Other than that, the actual application process should be smooth, with a step-by-step form. You can complete most forms online or some institutions may allow you to apply in person at a branch. In particular, digital home loan providers have vastly simplified the process. The actual application can often be as easy as answering a few questions and clicking on a few buttons.

After your application is sent, your lender may:

  • Request to have your property valued by a professional. This cost is usually covered by the lender. You may need to arrange for a valuer to view your home. Depending on the size of your home, this could take anywhere from 10 minutes to one hour.
  • Ask you to answer some follow-up questions about your income or expenses.
  • Require more documents like bills or credit card statements.

That's it. Your lender or broker should typically handle the rest.

If you have been approved, you can receive your new loan documents to sign in just a few business days. You may want to consult a legal professional to ensure you understand everything before you sign on the dotted line.

After you have signed, your new lender will typically organise the payout of your old loan and then supply you the details of your new accounts. Many lenders will send you out a welcome kit to help you get acquainted with your new loan, its features and accounts.

6. If the process is overwhelming, find a broker instead

As simple as the refinancing process is these days, some people are too time poor to compare rates. Others may simply feel too overwhelmed by the numbers and may prefer expert advice. This is where a mortgage broker could be helpful. 

A mortgage broker’s job is to help you find the best mortgage for you. They compare rates and talk to the banks, all on your behalf. Additionally, they walk you through the application process. All you need to do is provide documents when asked.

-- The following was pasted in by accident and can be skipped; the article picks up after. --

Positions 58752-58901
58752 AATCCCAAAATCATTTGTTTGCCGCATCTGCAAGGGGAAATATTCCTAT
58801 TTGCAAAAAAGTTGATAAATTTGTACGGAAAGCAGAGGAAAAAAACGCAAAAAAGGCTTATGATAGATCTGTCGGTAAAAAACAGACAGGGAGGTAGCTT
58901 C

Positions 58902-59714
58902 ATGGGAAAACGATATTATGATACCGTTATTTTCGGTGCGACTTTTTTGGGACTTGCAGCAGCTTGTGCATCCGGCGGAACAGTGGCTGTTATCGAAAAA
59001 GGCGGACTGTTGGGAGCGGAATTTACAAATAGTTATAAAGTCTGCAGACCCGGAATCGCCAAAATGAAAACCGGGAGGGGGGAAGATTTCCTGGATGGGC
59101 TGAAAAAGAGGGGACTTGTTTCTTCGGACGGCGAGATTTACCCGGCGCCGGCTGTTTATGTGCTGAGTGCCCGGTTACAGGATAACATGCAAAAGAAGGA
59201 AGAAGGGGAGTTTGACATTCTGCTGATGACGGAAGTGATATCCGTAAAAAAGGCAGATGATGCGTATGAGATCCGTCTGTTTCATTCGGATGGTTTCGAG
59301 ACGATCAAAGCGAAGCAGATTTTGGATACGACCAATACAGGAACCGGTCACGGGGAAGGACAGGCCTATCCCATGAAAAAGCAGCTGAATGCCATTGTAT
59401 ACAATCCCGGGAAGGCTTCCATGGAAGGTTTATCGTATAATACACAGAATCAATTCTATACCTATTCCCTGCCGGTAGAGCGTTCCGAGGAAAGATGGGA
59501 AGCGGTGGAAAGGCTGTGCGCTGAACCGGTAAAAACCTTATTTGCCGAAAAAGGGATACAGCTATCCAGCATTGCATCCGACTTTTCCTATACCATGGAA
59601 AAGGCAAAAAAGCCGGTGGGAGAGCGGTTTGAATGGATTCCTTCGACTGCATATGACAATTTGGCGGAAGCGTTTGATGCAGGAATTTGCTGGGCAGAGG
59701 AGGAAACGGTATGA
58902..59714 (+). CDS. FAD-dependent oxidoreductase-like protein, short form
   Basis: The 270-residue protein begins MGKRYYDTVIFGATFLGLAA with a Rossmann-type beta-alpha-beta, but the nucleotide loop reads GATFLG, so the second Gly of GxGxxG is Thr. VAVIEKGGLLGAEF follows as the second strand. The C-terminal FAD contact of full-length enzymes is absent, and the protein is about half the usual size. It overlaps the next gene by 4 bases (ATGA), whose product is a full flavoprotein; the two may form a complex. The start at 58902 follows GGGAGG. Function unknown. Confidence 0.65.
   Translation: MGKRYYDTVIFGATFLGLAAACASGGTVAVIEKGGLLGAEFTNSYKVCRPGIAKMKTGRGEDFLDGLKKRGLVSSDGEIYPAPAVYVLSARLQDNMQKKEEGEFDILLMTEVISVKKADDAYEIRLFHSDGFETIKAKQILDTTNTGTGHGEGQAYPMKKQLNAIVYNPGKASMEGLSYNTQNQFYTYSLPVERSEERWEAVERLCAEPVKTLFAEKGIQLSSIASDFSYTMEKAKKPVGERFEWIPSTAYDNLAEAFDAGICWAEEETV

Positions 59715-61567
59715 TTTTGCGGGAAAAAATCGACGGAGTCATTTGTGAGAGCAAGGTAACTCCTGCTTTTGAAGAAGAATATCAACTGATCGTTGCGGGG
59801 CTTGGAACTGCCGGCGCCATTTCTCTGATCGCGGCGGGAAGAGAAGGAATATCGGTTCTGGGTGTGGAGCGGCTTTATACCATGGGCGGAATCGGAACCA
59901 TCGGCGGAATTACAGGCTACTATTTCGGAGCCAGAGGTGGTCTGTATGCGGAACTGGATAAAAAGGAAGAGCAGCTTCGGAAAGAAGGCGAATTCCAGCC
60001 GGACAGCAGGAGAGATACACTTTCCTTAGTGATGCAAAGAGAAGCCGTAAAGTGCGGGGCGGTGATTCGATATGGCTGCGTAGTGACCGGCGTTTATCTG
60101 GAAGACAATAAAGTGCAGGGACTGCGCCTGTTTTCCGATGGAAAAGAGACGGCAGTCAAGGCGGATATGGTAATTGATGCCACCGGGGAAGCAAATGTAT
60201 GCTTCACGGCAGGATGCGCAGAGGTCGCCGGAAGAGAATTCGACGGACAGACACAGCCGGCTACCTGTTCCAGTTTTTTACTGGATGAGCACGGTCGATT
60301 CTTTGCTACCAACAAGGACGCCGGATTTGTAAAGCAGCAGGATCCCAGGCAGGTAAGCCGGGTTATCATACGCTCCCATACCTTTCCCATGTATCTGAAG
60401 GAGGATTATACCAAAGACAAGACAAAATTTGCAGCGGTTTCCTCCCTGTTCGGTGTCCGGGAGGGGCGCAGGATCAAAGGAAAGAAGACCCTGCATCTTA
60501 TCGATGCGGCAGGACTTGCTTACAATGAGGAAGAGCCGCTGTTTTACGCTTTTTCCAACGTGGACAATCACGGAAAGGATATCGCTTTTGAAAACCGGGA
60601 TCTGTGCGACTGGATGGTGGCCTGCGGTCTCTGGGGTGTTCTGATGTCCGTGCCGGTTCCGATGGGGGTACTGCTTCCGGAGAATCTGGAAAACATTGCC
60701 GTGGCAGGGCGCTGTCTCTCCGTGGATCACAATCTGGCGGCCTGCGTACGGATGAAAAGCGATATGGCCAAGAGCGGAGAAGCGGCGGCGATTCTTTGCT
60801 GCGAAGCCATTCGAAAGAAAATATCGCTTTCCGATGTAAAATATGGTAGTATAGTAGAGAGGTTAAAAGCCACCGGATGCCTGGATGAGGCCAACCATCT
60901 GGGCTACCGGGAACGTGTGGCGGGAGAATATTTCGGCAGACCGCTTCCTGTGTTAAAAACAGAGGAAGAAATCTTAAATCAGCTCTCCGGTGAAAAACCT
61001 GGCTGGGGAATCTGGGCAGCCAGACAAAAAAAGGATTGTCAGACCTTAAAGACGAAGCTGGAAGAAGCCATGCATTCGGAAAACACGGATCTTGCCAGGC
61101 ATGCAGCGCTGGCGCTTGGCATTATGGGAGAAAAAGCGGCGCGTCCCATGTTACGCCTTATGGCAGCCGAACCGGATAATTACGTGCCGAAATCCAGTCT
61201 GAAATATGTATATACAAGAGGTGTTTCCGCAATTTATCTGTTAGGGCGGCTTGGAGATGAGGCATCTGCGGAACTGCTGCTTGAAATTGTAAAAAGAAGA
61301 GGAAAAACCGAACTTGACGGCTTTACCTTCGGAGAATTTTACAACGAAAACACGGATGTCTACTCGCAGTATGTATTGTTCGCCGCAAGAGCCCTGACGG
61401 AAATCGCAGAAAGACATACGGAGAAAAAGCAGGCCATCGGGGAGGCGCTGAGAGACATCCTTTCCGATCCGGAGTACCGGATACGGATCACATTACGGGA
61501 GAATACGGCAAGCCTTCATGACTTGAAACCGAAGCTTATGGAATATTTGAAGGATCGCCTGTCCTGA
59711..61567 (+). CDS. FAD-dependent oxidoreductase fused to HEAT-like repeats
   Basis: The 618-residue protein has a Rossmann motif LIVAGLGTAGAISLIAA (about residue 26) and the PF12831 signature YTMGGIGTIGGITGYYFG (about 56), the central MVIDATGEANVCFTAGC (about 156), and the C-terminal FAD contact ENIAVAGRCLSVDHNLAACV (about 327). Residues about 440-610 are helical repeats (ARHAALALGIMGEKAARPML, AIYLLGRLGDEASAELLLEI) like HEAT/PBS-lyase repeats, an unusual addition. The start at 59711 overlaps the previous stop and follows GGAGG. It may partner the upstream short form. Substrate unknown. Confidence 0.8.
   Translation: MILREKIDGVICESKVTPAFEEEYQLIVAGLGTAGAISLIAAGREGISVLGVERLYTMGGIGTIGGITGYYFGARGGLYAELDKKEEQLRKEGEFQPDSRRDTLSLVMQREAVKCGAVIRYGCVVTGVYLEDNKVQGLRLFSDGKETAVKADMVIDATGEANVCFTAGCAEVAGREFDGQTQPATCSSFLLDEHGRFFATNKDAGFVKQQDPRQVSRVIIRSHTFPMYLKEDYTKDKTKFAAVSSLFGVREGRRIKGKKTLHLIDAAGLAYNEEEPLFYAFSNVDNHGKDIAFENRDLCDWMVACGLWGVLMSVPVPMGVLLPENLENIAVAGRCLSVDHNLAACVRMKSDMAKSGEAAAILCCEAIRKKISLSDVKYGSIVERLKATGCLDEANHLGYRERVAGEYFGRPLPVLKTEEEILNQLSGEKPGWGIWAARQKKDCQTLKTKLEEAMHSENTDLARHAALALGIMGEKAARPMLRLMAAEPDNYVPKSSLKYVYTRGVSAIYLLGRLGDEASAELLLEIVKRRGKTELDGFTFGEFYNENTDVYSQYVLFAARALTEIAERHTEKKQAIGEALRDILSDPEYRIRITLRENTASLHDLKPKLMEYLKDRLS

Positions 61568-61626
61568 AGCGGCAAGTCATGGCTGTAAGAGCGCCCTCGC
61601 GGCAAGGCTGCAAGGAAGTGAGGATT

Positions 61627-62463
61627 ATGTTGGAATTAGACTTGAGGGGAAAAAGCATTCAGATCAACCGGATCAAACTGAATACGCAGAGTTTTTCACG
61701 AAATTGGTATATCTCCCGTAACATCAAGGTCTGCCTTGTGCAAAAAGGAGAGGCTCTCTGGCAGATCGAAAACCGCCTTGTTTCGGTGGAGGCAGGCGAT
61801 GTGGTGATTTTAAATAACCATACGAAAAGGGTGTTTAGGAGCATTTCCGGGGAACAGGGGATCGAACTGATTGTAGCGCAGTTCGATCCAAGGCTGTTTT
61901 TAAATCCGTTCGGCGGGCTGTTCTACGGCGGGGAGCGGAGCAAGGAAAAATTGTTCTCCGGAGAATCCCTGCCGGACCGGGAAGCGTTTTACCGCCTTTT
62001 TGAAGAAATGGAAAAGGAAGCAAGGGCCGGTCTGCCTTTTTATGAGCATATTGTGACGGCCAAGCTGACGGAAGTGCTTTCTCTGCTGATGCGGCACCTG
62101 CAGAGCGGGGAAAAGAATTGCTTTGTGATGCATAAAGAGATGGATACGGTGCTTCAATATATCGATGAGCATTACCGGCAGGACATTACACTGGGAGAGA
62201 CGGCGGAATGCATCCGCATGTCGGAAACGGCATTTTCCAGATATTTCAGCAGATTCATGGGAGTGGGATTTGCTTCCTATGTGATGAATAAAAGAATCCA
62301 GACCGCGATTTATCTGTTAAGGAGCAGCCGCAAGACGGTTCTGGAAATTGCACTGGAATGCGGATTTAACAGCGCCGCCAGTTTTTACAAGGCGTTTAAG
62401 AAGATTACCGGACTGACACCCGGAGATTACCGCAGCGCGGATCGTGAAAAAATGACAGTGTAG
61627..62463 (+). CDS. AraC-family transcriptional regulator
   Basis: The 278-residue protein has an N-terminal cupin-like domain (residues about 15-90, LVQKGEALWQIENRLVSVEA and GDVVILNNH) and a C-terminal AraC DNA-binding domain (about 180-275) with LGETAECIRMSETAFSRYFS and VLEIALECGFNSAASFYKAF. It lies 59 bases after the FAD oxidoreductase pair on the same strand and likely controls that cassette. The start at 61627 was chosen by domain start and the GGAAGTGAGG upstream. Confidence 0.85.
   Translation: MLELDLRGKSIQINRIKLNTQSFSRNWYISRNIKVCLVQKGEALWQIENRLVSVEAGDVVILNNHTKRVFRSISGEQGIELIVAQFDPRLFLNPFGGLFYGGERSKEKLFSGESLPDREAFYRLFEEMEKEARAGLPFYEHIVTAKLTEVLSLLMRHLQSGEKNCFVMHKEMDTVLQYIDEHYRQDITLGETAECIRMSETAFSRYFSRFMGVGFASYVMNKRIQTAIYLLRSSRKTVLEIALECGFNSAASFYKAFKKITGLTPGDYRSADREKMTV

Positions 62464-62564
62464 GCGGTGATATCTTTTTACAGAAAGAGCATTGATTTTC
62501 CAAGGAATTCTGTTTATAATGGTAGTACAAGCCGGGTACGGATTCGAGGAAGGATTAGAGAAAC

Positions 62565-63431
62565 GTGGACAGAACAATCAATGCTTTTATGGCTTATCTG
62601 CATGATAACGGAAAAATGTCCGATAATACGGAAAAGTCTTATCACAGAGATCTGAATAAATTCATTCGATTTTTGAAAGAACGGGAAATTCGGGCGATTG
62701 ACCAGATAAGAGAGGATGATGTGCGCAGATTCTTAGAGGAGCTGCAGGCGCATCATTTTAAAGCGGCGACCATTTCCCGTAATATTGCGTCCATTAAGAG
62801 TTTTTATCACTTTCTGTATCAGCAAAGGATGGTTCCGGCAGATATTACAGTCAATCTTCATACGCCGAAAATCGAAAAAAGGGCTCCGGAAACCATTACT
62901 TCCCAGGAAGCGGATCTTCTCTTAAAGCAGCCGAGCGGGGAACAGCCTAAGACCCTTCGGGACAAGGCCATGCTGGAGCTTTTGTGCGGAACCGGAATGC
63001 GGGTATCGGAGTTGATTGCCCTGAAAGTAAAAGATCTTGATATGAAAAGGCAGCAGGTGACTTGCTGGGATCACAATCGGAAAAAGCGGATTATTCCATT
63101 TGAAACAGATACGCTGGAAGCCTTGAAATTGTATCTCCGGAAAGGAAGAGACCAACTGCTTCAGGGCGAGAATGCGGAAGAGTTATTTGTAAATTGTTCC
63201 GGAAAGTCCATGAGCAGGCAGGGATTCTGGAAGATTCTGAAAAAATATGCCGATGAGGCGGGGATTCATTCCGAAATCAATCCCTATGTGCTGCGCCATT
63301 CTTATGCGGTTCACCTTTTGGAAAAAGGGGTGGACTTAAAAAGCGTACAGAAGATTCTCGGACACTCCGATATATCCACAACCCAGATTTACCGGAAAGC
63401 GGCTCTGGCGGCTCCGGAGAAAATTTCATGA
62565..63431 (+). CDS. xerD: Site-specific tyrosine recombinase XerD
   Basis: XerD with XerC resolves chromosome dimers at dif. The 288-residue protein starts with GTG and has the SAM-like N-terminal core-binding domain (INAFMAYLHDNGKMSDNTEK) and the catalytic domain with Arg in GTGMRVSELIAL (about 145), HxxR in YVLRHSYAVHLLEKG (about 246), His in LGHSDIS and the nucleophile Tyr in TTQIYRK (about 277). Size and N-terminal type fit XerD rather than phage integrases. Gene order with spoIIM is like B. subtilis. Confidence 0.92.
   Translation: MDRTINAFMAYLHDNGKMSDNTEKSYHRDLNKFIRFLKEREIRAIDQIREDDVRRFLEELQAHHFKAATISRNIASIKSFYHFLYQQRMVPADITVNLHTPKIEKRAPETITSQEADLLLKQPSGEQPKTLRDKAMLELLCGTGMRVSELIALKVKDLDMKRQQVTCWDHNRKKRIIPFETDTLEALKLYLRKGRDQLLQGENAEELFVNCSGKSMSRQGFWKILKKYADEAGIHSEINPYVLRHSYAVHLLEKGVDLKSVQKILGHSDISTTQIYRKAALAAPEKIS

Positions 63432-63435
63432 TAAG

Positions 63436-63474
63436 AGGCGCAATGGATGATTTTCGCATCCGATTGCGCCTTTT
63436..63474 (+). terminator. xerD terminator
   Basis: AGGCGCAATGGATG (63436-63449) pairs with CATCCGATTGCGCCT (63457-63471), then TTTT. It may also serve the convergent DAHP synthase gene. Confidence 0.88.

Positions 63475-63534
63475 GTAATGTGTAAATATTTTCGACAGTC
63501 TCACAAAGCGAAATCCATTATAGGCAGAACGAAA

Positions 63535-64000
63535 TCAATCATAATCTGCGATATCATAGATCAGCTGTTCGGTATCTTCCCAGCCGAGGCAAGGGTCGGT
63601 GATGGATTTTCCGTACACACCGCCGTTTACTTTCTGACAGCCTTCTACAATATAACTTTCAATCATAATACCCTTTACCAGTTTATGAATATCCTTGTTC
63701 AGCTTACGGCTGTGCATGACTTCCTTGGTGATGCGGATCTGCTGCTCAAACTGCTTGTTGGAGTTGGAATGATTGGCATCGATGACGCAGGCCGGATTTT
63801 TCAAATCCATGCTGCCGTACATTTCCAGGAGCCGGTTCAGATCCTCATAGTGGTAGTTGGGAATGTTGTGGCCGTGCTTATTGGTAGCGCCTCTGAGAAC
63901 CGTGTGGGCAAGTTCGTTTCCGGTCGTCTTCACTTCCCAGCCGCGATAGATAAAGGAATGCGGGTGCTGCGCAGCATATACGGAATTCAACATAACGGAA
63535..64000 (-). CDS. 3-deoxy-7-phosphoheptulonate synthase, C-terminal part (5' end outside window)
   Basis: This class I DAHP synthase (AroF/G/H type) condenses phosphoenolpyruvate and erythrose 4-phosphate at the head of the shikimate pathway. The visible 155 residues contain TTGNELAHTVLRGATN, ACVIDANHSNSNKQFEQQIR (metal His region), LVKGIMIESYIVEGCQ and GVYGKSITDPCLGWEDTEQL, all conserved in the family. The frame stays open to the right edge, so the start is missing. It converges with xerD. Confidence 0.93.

In Australia, mortgage brokers are legally required to present you with the best possible offers for your needs - not just the offers that will land them the biggest commissions. You shouldn’t need to be concerned about a bias that could have you paying more. Also, mortgage brokers take their fees from the banks - not from you. So, you have access to their services generally for free. 

Be aware that most mortgage brokers will not be comparing across the whole market. Typically, brokers have access to an expansive portfolio of loans they can choose for their clients. But this portfolio will likely not include every single loan product. Meaning, there could potentially be a better deal for you beyond what a mortgage broker can offer you if you shop around yourself.

Refinancing do’s and don'ts

​​Don’t:

  • Get greedy about the amount of money you can borrow. Over-extending yourself with repayments may only lead to the need to refinance again down the track.
  • Be sucked in by introductory or honeymoon rates, which often revert to unmanageably higher rates after the first year.
  • Forget about Lender’s Mortgage Insurance (LMI), as you will need to pay this insurance again if your property value has fallen and your loan-to-value ratio (LVR) is higher than 80%.

Do:

  • Sit down and work out the total cost of refinancing. This includes discharge, establishment, legal and stamp duty fees if you are moving on to a new property. 
  • Compare your home loan options carefully before automatically signing on to a new loan with your current lender. Current competition in the market means you have leverage when it comes to negotiating a better deal.
  • Make sure your new bank or lender provides you with written confirmation of the interest rate agreed upon during your application process.

Compare home loans in Australia

Product database updated 22 Jun, 2024

This article was reviewed by Personal Finance Editor Mark Bristow before it was published as part of RateCity's Fact Check process.